WASHINGTON — U.S. Rep. Steven Palazzos transfer of his Biloxi accounting firm to his wife -- done to satisfy House ethics rules -- is drawing scrutiny in a published report that questions the timing of the move, its legality under Mississippi law and a mysterious political action committee that has now vanished from the companys website.
Roll Call, a publication that covers Capitol Hill, said in a report published Thursday that the transfer of Palazzo & Co. -- due to House rules restricting outside income -- was problematic because state law requires that certified public accounting firms such as Palazzos can only be owned by CPAs. The congressman is one, but his wife, Lisa Palazzo, is not.
According to the publication, the firm changed its website as reporters on its popular column Heard on the Hill looked into the company ownership.
After HOH began asking about the CPA situation this week, the firms website was changed. Lisa Palazzo is now identified as the firm administrator, and the site removed references to Steven Palazzo as the sole proprietor, reported Roll Call.
The article noted that the secretary of state site listed Palazzo as the Registered Agent for the firm. The Sun Herald confirmed Thursday that the state continues to list Palazzo as the registered agent.
Palazzo spokesman Hunter Lipscomb said that the effective date of the transfer of ownership was May 26, 2011. The secretary of states office did not return several phone calls requesting comment.
Since elected to Congress, Congressman Palazzo has not been engaged in the services provided by the business and has not received any compensation from the company, said Jamie Miller, Palazzos chief of staff, in a statement to the Sun Herald.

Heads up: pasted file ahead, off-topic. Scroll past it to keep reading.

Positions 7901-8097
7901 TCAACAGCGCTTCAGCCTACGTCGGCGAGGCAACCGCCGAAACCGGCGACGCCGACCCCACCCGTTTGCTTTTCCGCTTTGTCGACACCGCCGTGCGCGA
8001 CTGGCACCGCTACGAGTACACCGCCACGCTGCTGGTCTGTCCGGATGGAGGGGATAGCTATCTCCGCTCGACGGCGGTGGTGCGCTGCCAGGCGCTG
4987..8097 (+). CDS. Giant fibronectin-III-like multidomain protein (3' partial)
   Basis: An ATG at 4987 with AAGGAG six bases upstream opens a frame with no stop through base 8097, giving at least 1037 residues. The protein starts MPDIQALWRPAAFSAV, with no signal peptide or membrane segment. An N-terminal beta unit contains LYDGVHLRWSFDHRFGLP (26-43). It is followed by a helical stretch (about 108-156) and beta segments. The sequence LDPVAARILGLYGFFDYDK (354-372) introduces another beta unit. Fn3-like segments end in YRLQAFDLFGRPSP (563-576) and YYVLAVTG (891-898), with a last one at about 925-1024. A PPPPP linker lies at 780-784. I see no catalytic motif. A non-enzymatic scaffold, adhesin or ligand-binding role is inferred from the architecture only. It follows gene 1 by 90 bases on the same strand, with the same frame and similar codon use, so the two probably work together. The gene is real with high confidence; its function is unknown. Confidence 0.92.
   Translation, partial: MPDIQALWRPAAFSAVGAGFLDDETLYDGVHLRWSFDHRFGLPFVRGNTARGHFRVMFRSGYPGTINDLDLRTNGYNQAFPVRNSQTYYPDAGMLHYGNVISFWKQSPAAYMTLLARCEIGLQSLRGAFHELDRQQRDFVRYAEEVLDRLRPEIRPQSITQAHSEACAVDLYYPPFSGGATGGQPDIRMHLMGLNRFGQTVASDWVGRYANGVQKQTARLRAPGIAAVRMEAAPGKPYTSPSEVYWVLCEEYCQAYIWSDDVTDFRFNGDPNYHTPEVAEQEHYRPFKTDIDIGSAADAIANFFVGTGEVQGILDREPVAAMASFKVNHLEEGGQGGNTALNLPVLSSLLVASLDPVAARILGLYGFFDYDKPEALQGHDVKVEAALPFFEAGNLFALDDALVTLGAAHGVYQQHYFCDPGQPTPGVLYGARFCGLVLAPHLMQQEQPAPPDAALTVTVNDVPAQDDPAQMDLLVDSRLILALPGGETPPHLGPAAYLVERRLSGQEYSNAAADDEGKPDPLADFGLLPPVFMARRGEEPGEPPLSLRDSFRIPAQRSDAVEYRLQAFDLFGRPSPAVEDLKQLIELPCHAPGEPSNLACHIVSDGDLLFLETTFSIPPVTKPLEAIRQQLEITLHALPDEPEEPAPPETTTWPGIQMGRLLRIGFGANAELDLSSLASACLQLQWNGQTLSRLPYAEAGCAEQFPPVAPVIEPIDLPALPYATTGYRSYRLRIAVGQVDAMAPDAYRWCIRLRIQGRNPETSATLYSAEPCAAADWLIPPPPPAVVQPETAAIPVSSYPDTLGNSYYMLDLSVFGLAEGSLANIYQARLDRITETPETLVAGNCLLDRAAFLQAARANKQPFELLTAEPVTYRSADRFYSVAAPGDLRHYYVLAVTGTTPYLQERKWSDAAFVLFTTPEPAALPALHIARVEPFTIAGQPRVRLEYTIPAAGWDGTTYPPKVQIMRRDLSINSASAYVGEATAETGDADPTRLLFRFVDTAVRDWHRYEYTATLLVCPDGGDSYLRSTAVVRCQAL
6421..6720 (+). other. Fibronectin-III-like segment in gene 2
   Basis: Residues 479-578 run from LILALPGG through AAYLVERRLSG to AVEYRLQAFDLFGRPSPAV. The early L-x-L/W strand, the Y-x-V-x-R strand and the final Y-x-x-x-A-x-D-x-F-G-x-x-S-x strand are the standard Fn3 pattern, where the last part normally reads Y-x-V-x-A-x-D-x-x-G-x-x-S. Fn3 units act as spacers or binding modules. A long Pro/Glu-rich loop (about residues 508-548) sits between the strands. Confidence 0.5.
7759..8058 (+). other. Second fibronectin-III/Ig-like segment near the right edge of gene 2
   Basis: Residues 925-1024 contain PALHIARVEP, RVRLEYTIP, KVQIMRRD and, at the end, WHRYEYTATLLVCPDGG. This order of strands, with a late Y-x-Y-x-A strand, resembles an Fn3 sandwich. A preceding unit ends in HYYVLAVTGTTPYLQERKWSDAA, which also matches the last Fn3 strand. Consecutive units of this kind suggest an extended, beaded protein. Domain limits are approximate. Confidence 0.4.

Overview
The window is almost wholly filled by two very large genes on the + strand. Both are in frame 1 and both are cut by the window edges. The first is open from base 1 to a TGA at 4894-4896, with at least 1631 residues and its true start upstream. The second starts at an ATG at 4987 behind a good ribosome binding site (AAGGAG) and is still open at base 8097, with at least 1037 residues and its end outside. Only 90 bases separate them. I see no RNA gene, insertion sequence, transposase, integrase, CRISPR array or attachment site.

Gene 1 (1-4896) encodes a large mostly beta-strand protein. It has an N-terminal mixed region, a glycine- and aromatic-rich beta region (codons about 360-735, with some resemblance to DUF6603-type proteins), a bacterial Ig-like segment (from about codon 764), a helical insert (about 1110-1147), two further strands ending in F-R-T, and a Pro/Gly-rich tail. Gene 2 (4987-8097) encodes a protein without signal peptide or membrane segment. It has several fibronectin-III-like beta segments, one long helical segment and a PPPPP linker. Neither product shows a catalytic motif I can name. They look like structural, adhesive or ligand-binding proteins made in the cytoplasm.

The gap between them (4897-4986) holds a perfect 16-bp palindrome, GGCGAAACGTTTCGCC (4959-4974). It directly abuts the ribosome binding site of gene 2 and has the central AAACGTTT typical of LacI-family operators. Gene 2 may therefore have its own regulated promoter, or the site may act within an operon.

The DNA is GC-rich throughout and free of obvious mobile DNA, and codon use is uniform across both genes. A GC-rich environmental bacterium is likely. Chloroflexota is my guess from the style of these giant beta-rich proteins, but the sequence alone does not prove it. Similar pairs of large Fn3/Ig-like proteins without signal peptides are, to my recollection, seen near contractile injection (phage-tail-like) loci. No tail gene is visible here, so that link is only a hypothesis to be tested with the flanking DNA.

The firms services have been provided by professionals, and the structure, ownership and services of the firm were changed in order to comply with the conflicting requirements of the house ethics rules and Mississippi law.
The firm, which specializes in tax accounting services for expatriates living abroad, also offered a PAC to promote expatriate tax breaks, although it disappeared from the site after reporters questioned it. And a contribution the publication made on the website was acknowledged by an electronic receipt saying You sent a payment ... to Steven Palazzo.
In a statement to the Sun Herald, Miller said, The PAC referenced in the Roll Call story is a dormant and inactive organization that did not raise any contributions until the Roll Call reporter contributed $25 dollars. The FEC rules require an organization to register and report as a PAC after it has raised $1,000 or more in contributions or spent more than $1,000. As of the date of the article, the organization did not satisfy either threshold.
The Sun Herald confirmed that the FECs campaign guide sets a $1,000 reporting minimum.
In his financial disclosure filing with the U.S. House, Palazzo reported that he earned $199,912.90 in 2010 from the accounting firm, which he valued at between $500,000 and $1 million. He cites a spouse salary from Palazzo & Co. PLLC, as well, but under the amount, filed N/A. While the term often means Not Applicable, Lipscomb said he could provide no further details or if Lisa Palazzo drew a salary.